Sometimes comics aren’t just about these muscle-bound superhumans saving the world from an apocalyptic evil that threatens to devour all known life…sometimes there more subtle than that, sometimes they’re about intelligent and worldly human beings that are all searching for something greater than what it is they have now. Graphic Novels and Comic Books like “The Absence” take mystery and grab it with both hands, they cloud the audience with though-inducing dialogue which, in the end, leads us every closer to the characters we’re reading about. Written by Martin Stiff and nominated for the “Best Comic” award at last years British Comic Awards, thanks to Titan Comics I’ve been given the chance to review such a revered graphic novel, hopefully it holds up to all the hype that has surrounded it since its release.
“The Absence” is a story that takes place many years ago just after the end of World War II and focuses on a small town with a strange aura. Marwood Clay left the town many years ago to join the military so that he, alongside thousands of other young men, could help protect his country. On one fateful day Marwood returns, the only man of his platoon to survive his military service and it seems as though he’s also the only man from the town to have gone to war and returned, though…not a hero. Robert Temple is an odd and eccentric man who has only just recently moved into the small town, throughout most of the story his strange house is being built and it is made known that this place of residence must be perfectly built but the audience…well, you’re not to know why until the very end. The focus is mostly on Marwood Clay and Robert Temple, both strange, both mysterious and both working to build something incredible. This graphic novel is entirely populated by feelings of confusion and mystery as well as small cases of anxiety here and there as you read on and begin to uncover the truth behind these two men.
The most brilliant aspect of this comic in its entirety would have to be, without a doubt, its story. It hosts a level of intelligence that not many stories do and, despite its slow start, it keeps audiences intrigued all the way until the very end which is where the real magic happens. The good and bad thing about this comic is that the reader has to make it all the way through to the very end before they are ready to truly appreciate what has gone on throughout, that means you’re kept in the dark about so many things most of the way through but they’re all brought to light within the last 30 or 40 pages. As the story goes on, the characters develop both in good and bad ways, what made it work was that it wasn’t thrown at you nor was it forced upon you, it was all quite subtle and it’s only once you noticed it did you truly NOTICE it. Intelligence is a key word when referring to this graphic novel, the dialogue was well-written and it invoked thoughts within my head that not a lot of other comics could, I assume it would do the same for a lot of others.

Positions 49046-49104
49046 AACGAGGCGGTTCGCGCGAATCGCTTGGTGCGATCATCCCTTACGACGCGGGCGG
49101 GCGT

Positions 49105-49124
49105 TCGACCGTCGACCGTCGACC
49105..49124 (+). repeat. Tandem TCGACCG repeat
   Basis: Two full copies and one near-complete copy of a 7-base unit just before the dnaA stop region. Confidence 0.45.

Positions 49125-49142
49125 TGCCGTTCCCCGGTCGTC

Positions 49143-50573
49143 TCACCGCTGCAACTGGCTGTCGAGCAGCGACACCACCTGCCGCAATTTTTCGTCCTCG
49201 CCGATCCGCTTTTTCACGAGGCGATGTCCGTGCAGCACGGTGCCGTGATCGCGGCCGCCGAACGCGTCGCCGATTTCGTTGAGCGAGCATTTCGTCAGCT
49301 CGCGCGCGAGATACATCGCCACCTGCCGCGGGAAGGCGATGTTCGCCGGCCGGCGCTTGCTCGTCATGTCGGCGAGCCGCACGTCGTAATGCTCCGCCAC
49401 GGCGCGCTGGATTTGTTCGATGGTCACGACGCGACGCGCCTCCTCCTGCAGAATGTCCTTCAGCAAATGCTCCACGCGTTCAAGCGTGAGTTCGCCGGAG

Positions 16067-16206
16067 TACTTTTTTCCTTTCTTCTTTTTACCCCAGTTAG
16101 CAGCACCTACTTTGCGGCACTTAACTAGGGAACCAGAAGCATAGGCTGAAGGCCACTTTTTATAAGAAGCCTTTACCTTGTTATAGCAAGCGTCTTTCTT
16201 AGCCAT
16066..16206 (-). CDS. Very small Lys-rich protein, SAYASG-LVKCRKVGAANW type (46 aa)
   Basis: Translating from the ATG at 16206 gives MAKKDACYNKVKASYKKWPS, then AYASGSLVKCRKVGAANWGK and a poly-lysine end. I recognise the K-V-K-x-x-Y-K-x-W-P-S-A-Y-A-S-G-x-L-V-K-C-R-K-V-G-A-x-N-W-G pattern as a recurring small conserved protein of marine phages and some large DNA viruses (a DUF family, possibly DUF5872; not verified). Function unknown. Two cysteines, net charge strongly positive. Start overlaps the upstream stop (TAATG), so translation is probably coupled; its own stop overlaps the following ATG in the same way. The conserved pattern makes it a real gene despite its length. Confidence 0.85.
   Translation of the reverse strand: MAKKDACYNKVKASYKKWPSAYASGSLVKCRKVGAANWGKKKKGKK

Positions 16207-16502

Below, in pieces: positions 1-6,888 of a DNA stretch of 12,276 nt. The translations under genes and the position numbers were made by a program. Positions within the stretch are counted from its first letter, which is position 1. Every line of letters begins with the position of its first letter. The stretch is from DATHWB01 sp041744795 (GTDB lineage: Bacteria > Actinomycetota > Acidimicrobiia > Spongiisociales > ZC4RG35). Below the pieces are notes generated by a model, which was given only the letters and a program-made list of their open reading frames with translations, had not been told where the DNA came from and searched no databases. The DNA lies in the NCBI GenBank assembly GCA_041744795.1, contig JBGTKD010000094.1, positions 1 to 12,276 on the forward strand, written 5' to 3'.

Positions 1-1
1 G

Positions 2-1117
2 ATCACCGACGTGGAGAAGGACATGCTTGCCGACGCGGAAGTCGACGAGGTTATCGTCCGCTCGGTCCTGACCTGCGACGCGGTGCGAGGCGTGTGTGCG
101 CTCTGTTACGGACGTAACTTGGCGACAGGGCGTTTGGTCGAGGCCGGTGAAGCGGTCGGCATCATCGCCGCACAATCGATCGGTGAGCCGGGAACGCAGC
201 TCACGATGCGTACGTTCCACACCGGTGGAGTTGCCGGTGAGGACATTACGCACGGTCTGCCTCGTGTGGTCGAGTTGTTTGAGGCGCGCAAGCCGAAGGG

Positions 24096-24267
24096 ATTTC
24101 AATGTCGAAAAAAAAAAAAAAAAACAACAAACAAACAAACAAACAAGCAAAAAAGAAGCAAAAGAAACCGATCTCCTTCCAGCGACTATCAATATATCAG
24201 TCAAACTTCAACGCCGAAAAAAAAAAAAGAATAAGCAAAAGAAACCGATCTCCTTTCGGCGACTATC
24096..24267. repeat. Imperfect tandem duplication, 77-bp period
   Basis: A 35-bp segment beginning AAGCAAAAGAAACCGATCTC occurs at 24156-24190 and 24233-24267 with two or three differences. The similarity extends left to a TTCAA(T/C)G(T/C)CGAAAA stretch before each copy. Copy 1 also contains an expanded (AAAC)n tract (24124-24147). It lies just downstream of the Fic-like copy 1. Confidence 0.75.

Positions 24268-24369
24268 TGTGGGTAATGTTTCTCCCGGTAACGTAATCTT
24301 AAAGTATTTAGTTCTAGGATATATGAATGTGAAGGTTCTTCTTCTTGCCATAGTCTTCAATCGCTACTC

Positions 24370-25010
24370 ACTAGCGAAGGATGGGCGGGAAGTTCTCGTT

This is quite a dreaded topic for someone like me who happens to love illustrated work but I MUST be honest and unfortunetely being honest means that sometimes I have to sound cruel. The artwork within “The Absence” was…not good. I find it hard expanding on that point without my heart breaking in two but I must. It seems as though Martin Stiff has an incredibly gritty and rough style of drawing which is all good and well if executed properly, this I did not feel was the case for “The Absence”. I cannot say that I actually enjoyed certain scenes for their aesthetics alone, most were quite ugly and largely unimpressive. There was a great need for depth within scenes, simple stress lines or attention grabbing techniques could have been employed to allow for a more eye-catching display of art. Once again, I feel far too terrible for criticising ones art and don’t for a second think I’m calling Martin Stiff a terrible illustrator, that’s not the case, I just feel as though half of these panels looked more like sketches than actual finished pages.
Most characters were ugly and half the time I actually couldn’t tell who was who until a name was mentioned. I can’t honestly say environments looked any better, some actually could have looked so much better but the level of grit within this type of art style really made it hard on the eyes. Lines didn’t seem entirely filled out, they looked almost like scratches rather than inked lines. What highlighted all this was the speech bubbles and sound effect lettering (like “boom” and “crash”); they were all so sharp! When the crisp speech bubbles and what not were placed directly next to or over the top of a hand drawing, it was clear that one was better than the other with the hand drawing seeming rushed. It’s so unfortunate and I’m sure a lot of other people absolutely love the art style for one reason or another but it just did not grab me in any way. The lack of colour also didn’t help though, looking at the drawing themselves, I really don’t think they would have.
I don’t fit into that group of people that consider “The Absence” to be comic book of the year. I loved the story through and through, and I actually took my time reading over dialogue so as to not miss anything but, at the end of the day, it’s not a perfect comic book or graphic novel unless the calibre of the visuals match that of the story. I stuck around with it because of the dialogue and the mystery, it drew me in and kept me there for what seemed like ages but I could not just get over the look of it. It’s like having a rusty, old car with an incredible motor and it’s something I could not get my head around. Though, at the end of the day, it is my opinion and my opinion alone, some of you out there may absolutely love it because of its visuals, to the rest of you I say; get it for the story, it will be worth it in the end.
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